I've mentioned before how my cousin helped me with my search for maternal family by providing old letters our grandmother had sent her.  Our grandmother used to write letters once a week to pretty much everyone she knew who lived out of state.  My cousin had kept several years worth of Grandma letters.  She pulled them out of storage at my request.  She said they shared too much information, that she wouldn't be comfortable rereading them if Grandma had still been alive.  They read more like private journal entries than something you would say to a granddaughter.  Those letters also held names and dates I hadn't absorbed from my mother's oral history.  They gave me search terms, and the knowledge my mother had embedded in my brain filled in the blanks.  My cousin didn't know the things I knew -- even our great-grandmother's first name -- so I was able to fill in some blanks for her too.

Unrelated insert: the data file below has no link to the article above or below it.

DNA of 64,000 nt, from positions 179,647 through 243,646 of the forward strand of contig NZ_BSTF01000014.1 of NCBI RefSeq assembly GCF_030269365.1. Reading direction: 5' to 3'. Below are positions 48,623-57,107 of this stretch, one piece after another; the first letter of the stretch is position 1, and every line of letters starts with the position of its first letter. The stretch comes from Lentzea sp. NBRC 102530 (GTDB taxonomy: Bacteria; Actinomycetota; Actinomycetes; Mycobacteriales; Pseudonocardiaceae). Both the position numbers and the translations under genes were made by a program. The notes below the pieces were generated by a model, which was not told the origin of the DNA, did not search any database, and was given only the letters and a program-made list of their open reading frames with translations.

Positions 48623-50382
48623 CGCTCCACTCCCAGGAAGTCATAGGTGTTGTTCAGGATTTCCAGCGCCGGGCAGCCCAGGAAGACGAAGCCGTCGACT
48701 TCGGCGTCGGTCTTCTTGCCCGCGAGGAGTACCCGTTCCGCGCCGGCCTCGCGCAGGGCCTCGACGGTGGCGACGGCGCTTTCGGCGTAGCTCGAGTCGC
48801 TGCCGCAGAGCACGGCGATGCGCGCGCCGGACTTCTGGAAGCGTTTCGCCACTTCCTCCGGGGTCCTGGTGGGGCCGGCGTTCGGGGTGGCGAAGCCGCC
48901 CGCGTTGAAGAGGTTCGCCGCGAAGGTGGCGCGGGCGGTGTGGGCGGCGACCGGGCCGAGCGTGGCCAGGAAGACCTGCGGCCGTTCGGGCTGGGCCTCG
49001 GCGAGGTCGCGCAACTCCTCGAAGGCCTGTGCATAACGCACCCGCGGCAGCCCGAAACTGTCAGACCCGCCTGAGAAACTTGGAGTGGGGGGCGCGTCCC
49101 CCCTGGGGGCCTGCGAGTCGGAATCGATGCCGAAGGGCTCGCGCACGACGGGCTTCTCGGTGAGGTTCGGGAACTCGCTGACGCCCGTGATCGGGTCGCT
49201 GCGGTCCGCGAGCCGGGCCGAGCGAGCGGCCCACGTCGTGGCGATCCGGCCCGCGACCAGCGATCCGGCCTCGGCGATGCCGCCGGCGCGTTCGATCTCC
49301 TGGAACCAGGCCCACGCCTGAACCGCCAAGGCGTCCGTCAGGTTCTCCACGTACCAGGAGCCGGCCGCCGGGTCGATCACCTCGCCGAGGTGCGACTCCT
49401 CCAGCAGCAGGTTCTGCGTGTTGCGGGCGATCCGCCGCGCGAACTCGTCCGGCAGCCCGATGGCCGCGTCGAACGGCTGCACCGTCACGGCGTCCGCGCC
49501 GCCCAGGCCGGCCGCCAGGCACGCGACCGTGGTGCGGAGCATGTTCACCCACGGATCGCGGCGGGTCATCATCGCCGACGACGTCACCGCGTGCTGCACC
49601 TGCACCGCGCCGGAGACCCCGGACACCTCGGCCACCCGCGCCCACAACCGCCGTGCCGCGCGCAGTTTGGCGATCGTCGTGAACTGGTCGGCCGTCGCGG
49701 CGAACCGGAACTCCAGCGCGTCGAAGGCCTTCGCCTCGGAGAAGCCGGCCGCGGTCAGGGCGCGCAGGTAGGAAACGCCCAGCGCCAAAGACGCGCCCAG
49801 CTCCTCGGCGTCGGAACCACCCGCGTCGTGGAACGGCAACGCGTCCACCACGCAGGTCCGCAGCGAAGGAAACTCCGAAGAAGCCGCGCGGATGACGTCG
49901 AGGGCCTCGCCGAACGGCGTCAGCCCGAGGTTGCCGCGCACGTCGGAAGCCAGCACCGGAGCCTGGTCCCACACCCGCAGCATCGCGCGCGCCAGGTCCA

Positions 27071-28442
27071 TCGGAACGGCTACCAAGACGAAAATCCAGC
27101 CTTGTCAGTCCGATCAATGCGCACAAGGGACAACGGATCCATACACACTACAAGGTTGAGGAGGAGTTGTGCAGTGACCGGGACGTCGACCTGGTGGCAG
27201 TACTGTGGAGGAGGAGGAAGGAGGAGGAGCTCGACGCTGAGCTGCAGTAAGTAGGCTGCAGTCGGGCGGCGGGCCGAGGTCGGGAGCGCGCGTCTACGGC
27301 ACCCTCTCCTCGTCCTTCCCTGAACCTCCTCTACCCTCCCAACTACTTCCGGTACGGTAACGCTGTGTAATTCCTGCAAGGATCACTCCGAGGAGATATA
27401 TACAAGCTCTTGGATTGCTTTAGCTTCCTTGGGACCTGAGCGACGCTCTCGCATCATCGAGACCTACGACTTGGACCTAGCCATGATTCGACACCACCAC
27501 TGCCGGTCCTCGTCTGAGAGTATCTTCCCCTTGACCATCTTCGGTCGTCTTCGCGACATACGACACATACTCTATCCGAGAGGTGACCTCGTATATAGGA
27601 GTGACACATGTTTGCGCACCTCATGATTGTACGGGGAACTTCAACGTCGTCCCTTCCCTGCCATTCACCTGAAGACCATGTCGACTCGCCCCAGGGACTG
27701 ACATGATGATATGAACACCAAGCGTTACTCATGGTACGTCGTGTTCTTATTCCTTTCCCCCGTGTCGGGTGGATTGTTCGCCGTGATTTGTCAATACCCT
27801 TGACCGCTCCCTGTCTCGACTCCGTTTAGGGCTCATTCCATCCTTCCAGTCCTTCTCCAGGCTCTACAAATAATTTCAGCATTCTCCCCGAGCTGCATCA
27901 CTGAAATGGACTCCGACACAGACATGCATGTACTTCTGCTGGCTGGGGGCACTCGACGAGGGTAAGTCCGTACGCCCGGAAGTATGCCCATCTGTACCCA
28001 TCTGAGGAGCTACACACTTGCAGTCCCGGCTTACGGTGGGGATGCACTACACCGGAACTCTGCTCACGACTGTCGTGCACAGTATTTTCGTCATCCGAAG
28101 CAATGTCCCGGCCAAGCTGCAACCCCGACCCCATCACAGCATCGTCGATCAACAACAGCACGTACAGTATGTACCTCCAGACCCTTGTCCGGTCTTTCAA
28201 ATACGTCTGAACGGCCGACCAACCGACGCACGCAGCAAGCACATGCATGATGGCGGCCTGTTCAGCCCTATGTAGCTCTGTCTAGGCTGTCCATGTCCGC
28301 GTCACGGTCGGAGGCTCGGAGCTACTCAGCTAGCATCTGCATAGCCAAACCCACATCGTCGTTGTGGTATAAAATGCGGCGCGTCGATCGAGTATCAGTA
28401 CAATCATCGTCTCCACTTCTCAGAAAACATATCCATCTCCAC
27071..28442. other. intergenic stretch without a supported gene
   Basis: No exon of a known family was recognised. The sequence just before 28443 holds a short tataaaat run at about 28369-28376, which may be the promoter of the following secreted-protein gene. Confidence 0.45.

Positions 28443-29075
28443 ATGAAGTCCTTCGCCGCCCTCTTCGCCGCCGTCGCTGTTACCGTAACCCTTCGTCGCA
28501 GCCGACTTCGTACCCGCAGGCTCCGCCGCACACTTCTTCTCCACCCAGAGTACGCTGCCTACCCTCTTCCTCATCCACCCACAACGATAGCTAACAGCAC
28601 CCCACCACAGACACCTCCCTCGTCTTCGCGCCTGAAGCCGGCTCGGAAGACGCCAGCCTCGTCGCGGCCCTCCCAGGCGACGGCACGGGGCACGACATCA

I assume my great-grandmother's first pregnancy ended in miscarriage because she got married at the age of fourteen and didn't give birth to my grandmother until over a year later.  I learned these dates from documents on Ancestry.com.  She got divorced in the 1930s at the age of 18 and lost custody of my grandmother to her ex-husband.  My great-grandfather left my then 2-year-old grandmother with his parents and moved on.  My great-grandmother spent time in the Deep South, though neither I nor my cousin knows why.  My grandmother's letters made it sound like purgatory.  My grandmother lived with her own grandparents until she was eight.  She became close with her father's only sister, whose name I recognized because my grandmother had visited her every week at her nursing home until she died in the 1990s.  At the age of eight, my grandmother moved in with her newly remarried father and the woman she referred to in letters as her "wicked stepmother."  Her father called her the love of his life.  My grandmother wasn't happy there.  As I mentioned earlier, she ran away at the age of fifteen to marry my grandfather.  She didn't know how to cook, and she never learned how to drive.  Neither of them finished high school.  They eloped on my grandfather's birthday, allegedly to distract the court registrar out of asking for proof of my grandmother's age.  It apparently worked.  Their marriage license lists her age as 18.  My eldest uncle was born ten months later.